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Refractive surgery is more common today than ever. With over one million procedures performed to date, this number only stands to increase in the years to come. There are more options than ever available to patients who desire corrective eye surgery. Corrective eye surgery can be divided into two major categories: Flap Procedures and Photoablation Procedures.

In a flap procedure, tissues underneath the cornea are accessed via a flap cut in the cornea itself. The following is a list of types of flap procedures which may be performed, depending upon patient needs:
  • Laser-Assisted In Situ Keratomileusis (LASIK)
  • Laser Epithelial Keratomileusis (LASEK)
  • Epi-LASIK
  • Automated Lamellar Keratoplasty (ALK)
"LASIK stands for Laser-Assisted In Situ Keratomileusis and is a procedure that permanently changes the shape of the cornea, the clear covering of the front of the eye, using an excimer laser. A knife, called a microkeratome, is used to cut a flap in the cornea. A hinge is left at one end of this flap. The flap is folded back revealing the stroma, the middlesection of the cornea. Pulses from a computer-controlled laser vaporize a portion of the stroma and the flap is replaced. There are other techniques and many new terms related to LASIK that you may hear about." - Official FDA definition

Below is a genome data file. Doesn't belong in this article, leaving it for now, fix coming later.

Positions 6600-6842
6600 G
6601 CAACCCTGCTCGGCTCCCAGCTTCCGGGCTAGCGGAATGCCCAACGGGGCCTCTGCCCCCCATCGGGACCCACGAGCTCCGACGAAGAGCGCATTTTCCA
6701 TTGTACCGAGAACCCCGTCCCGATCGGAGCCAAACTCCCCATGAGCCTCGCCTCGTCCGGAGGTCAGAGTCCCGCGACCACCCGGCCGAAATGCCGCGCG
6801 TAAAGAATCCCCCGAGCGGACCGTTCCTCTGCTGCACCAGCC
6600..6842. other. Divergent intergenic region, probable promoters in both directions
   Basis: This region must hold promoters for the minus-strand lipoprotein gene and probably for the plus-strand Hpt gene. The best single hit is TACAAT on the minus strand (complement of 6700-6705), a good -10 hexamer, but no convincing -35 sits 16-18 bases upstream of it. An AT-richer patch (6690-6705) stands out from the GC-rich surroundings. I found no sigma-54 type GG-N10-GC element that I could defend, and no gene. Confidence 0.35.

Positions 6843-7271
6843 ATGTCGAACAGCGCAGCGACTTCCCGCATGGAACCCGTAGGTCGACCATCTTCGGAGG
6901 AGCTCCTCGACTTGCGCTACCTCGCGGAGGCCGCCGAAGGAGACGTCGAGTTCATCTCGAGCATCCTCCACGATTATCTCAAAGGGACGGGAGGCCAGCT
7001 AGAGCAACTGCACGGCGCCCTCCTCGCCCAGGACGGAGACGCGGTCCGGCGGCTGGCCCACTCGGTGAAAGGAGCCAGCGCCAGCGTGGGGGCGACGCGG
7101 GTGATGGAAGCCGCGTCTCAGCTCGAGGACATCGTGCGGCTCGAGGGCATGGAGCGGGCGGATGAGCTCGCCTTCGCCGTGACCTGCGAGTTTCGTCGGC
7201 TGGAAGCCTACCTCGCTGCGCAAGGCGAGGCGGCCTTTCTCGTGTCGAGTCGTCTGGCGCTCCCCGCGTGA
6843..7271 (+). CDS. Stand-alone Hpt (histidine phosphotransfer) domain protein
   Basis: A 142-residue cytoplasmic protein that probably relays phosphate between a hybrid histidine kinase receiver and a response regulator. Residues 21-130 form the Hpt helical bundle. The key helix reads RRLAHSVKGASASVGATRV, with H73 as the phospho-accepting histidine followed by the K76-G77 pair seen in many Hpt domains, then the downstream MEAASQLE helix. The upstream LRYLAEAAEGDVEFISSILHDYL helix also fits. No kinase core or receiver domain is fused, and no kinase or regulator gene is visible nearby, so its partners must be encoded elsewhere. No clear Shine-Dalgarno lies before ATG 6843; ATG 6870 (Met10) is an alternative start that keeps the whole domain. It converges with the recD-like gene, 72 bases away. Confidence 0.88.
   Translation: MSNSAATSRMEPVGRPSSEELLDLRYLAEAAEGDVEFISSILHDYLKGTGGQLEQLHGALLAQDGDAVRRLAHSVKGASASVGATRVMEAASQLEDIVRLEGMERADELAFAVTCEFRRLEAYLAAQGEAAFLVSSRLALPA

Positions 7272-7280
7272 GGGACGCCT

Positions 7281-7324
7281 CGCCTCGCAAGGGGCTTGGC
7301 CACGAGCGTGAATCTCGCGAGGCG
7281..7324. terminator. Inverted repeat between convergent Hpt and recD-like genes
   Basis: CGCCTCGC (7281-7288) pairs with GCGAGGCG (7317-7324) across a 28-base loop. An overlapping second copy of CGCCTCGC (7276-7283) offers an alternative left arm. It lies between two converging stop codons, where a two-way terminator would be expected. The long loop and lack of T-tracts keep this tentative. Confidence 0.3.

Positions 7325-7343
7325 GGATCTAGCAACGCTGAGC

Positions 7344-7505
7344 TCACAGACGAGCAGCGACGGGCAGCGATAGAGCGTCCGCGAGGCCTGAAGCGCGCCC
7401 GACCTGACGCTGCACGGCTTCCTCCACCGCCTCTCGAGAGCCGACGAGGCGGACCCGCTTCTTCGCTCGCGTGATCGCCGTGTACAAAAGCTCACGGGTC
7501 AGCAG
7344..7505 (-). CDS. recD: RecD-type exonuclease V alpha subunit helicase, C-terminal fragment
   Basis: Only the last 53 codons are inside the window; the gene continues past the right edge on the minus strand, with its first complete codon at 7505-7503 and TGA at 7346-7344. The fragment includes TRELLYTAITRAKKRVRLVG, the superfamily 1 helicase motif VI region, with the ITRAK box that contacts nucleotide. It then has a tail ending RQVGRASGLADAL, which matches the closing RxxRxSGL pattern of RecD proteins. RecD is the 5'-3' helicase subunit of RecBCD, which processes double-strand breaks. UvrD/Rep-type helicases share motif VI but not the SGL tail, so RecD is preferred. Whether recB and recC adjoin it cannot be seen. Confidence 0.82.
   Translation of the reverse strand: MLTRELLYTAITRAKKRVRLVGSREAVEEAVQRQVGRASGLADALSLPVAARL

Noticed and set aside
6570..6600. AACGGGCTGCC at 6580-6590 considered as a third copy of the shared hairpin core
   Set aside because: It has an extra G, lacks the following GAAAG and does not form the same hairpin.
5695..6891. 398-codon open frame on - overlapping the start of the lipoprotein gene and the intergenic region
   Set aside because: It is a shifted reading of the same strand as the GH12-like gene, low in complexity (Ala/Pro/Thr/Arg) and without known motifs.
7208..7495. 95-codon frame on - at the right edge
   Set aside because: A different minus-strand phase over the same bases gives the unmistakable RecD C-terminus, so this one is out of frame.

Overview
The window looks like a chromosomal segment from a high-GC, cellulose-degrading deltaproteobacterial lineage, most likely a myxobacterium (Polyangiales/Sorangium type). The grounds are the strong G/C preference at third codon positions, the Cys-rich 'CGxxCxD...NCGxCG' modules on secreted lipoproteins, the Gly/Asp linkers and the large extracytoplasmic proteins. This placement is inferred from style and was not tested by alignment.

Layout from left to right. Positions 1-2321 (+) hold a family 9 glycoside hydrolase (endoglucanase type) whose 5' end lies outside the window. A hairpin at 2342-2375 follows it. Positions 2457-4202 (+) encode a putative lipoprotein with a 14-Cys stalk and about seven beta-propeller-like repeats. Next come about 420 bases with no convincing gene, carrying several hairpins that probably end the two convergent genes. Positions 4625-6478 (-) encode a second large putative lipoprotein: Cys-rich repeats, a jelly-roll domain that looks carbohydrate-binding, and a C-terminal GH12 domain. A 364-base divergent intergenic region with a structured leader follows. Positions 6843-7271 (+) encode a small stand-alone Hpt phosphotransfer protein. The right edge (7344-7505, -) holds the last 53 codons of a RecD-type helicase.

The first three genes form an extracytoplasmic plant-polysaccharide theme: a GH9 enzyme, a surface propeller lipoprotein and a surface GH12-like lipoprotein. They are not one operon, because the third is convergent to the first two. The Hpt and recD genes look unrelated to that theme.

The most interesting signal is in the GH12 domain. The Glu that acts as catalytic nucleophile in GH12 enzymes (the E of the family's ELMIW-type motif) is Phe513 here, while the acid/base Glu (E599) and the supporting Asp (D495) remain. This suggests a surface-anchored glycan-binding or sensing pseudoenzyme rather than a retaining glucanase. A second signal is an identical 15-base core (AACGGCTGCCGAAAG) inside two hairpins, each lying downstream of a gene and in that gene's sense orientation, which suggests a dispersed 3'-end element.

LASIK is the single most commonly performed corrective surgery. It differs from all other corrective vision procedures in that patients return to a state of good vision almost immediately, most of the time at least within a 24 hour period.
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